SECURE ACT Update - Rights Can't Offset Wrongs

This is why Washington is broke but politicians aren't

Background

On the surface, changing IRS rules to delay required minimum distributions from 70 1/2 to 72 years old looks like a major win for older taxpayers. In fact, the SECURE Bill making it's way through Congress with bipartisan sponsorship would do this along with a few other attractive changes:
  • Repeals the maximum age of worker contributions to company sponsored retirement plans
  • Make it easier for small business owners to cooperatively offer retirement plan benefits to their workers
  • Require companies to open eligibility to non-seasonal, part time workers

These features of the bill are net savings for workers, so what's there to not like?

Lobbyist Step In

Currently, workers can comfortably contribute to their company retirement plans with the knowledge that their money is going into an account that is well-protected from financial thievery. IRS "safe harbor" rules require company plan sponsors to meet stringent rules that help keep costs in line and junk out of these retirement accounts. This is why you don't see annuity products in 401k plans. Insurance company products are notoriously expensive for consumers which, conversely, makes them very lucrative for insurance companies. Insurance companies know how to use their profits to buy influence in Washington. Purists call it lobbying, I call it what it is - bribery. 

Congressman Richard Neal (D-Mass), who co-sponsored the SECURE act, receives thousands of dollars from the insurance industry. In this bill those corporate donors are getting what they paid for from Neal. The SECURE ACT grants IRS safe harbor status to annuity products so they can be used to pilfer your retirement accounts through unnecessarily high fees and commissions. 

To make matters worse, an appealing amendment from Rep. Kevin Brady would have allowed home school families to tap into 529 education accounts to pay for education related expenses. This measure made it out of committee but was stripped out of the final bill before a vote. Who would be against this? 

The Bull Elephant in the Room

Here's where things get ironically interesting. Rep. Neal (who obviously feels zero compunction from taking money from insurance companies in exchange for favorable language in legislation that he drafted and co-sponsored) smugly invoked an arcane IRS regulation, to demand 6 years of Donald Trumps tax returns. Neal sent this letter on April 3rd the DAY AFTER his SECURE ACT passed in the house with bipartisan support. That tells us everything we need to know. 



This bill has merit for many taxpayers. Sadly, the eventual costs to worker's retirement plans from allowing annuity salesmen in don't offset these benefits. Another bill is working it's way through the US Senate. Let's hope it's better than this. 

Read more...

Lessons Learned from Warren Buffett's $377 Million Ponzi Scheme Loss

Imagine coming home from work and telling your spouse that you lost $377 million dollars in a Ponzi Scheme. Now imagine that you are legendary investment guru Warren Buffett and admitting this to shareholders in his company, Berkshire Hathaway. #BadDayAtWork.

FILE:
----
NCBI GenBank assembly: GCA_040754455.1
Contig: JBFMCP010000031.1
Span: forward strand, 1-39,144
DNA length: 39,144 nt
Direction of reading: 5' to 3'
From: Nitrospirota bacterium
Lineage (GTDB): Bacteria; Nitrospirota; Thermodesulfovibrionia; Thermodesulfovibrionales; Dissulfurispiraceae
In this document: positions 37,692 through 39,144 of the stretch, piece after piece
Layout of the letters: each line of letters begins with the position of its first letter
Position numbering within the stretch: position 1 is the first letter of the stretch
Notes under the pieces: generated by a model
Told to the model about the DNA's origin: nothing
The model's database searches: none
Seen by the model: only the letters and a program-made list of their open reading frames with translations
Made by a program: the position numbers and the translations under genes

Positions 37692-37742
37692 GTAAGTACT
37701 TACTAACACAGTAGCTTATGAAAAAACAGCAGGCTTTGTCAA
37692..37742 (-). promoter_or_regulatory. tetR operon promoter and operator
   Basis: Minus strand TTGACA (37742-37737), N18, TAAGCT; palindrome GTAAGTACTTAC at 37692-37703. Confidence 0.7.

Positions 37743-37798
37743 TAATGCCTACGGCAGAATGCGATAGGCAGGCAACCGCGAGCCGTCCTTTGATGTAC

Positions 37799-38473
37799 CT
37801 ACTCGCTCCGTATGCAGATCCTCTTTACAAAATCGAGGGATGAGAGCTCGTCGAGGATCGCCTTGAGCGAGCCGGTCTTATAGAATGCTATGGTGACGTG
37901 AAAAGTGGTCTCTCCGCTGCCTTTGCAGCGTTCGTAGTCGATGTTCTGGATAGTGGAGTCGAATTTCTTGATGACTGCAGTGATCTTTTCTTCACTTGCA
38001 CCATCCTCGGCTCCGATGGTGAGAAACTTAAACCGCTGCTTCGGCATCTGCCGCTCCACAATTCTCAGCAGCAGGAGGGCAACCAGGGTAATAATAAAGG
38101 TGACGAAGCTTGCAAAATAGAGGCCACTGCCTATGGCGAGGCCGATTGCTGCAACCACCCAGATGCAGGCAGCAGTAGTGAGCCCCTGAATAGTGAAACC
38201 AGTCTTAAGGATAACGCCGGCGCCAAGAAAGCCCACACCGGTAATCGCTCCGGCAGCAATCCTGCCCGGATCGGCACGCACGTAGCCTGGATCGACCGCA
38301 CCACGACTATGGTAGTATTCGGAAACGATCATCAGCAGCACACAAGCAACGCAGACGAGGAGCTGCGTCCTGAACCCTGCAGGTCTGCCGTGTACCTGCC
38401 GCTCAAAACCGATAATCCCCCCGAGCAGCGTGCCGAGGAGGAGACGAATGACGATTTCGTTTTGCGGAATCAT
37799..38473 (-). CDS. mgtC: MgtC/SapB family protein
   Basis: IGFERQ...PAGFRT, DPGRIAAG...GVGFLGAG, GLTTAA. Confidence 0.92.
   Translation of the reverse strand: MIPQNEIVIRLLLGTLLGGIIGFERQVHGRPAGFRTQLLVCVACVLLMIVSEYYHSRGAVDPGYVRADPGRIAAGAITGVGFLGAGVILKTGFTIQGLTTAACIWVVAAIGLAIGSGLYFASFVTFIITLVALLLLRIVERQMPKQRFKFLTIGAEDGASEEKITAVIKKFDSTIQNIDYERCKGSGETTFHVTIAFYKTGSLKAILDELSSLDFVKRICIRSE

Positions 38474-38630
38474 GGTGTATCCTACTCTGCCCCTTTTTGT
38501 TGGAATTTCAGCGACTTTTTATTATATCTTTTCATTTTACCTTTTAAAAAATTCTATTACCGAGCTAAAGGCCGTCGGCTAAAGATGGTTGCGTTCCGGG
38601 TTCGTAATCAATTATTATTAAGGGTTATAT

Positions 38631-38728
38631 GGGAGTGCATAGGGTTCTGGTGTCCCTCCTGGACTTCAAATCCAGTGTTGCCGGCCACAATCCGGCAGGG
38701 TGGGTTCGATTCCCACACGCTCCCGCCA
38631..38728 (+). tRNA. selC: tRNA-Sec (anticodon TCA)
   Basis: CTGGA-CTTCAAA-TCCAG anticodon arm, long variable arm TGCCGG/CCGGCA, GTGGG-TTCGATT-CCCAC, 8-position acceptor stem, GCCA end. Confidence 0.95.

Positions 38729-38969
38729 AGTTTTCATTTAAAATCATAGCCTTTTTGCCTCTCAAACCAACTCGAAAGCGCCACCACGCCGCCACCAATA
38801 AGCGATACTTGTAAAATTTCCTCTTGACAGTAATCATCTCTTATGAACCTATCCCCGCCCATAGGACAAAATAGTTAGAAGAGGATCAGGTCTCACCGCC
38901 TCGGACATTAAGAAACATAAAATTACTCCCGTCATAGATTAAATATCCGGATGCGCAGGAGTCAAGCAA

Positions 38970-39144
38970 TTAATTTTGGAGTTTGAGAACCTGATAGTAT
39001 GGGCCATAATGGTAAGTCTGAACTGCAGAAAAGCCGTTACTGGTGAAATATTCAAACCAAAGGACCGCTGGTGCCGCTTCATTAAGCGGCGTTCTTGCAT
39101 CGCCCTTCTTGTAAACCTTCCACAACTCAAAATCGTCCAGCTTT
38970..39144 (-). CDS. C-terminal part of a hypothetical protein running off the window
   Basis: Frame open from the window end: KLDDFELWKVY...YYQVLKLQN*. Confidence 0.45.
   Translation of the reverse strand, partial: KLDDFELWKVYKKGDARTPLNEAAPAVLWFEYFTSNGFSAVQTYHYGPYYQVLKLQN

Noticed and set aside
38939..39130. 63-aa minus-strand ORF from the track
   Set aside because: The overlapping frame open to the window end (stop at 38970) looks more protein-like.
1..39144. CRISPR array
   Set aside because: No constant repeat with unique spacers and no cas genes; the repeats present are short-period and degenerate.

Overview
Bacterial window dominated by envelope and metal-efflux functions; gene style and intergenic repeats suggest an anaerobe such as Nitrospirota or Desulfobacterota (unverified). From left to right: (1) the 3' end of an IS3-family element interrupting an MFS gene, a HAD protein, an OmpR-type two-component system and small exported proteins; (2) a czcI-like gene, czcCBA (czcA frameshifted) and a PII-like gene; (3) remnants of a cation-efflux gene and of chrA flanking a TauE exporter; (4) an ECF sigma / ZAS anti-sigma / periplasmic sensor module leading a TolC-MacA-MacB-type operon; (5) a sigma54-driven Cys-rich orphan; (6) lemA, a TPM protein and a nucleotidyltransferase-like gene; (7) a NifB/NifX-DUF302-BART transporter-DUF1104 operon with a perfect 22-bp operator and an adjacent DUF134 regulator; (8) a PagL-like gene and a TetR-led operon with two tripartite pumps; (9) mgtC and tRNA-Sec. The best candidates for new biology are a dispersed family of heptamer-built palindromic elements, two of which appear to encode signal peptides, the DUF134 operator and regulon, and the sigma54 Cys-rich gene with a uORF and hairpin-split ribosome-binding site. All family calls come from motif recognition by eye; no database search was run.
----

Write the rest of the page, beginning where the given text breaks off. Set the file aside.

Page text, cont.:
Mr. Buffett has more investment wins than losses. That's why he's known as the Sage of Omaha and Berkshire's annual shareholder meeting looks like a cult meeting. Buffett and his 95 year old Vice Chairman, Charlie Munger have decades of wisdom, experience and a vast team of corporate talent that provides research. This gives Berkshire a massive advantage in weeding out good opportunities from bad ones.

None of that mattered in this loss. He got swindled out of $377 million dollars!

Here's the scene when it all fell apart:





We need to learn from his loss to hopefully avoid some of our own. Let's look at his potential mistakes.

Mistake #1- The investment was in a new company with little financial history. As I write this, Uber just priced their initial public offering. Customers know the company and enjoy the transportation benefits. Uber has a limited financial history which consists of losing money not earning profits. This type of "investment" is for speculators only. Stick to investments that have been making money for a decade or more. This alone will dramatically reduce the potential for fraudulent outcomes.  

Mistake #2- His solar investment thesis apparently focused on tax-related benefits more than investment activity returns. We invest our money to earn a return from the investment activity of the business. If the company's business turns a profit, you have a strong chance of earning a positive return. Real estate limited partnerships in the 70's and 80's relied on complicated tax benefits to entice wealthy investors into parting with their cash. With a simple IRS tax law change, these benefits were wiped away over night and so were most LP's. Nowadays, insurance products are often marketed as tax savvy "investments" but at the end of the day, it's an indemnity policy that should insure you against some sort of specific loss (life, income, health etc.) period.    

Mistake #3 - He didn't recognize the problem soon enough. Berkshire made investment in DC Solar from 2015 all the way through 2018. At LeConte, we tend to be deep value investors which means we like to buy cheap investments. The trick is to differentiate when something is cheap (for a reason) and when it is worthless. After 3 years, Berkshire should have realized their solar play had issues. 

Mistake #4 - Buffett was a victim of his own hubris. Over time investors can fall victim to attribute their success to skill rather than good fortune. The Good Book reminds us that Pride comes before a fall. Stay humble or markets will make you humble.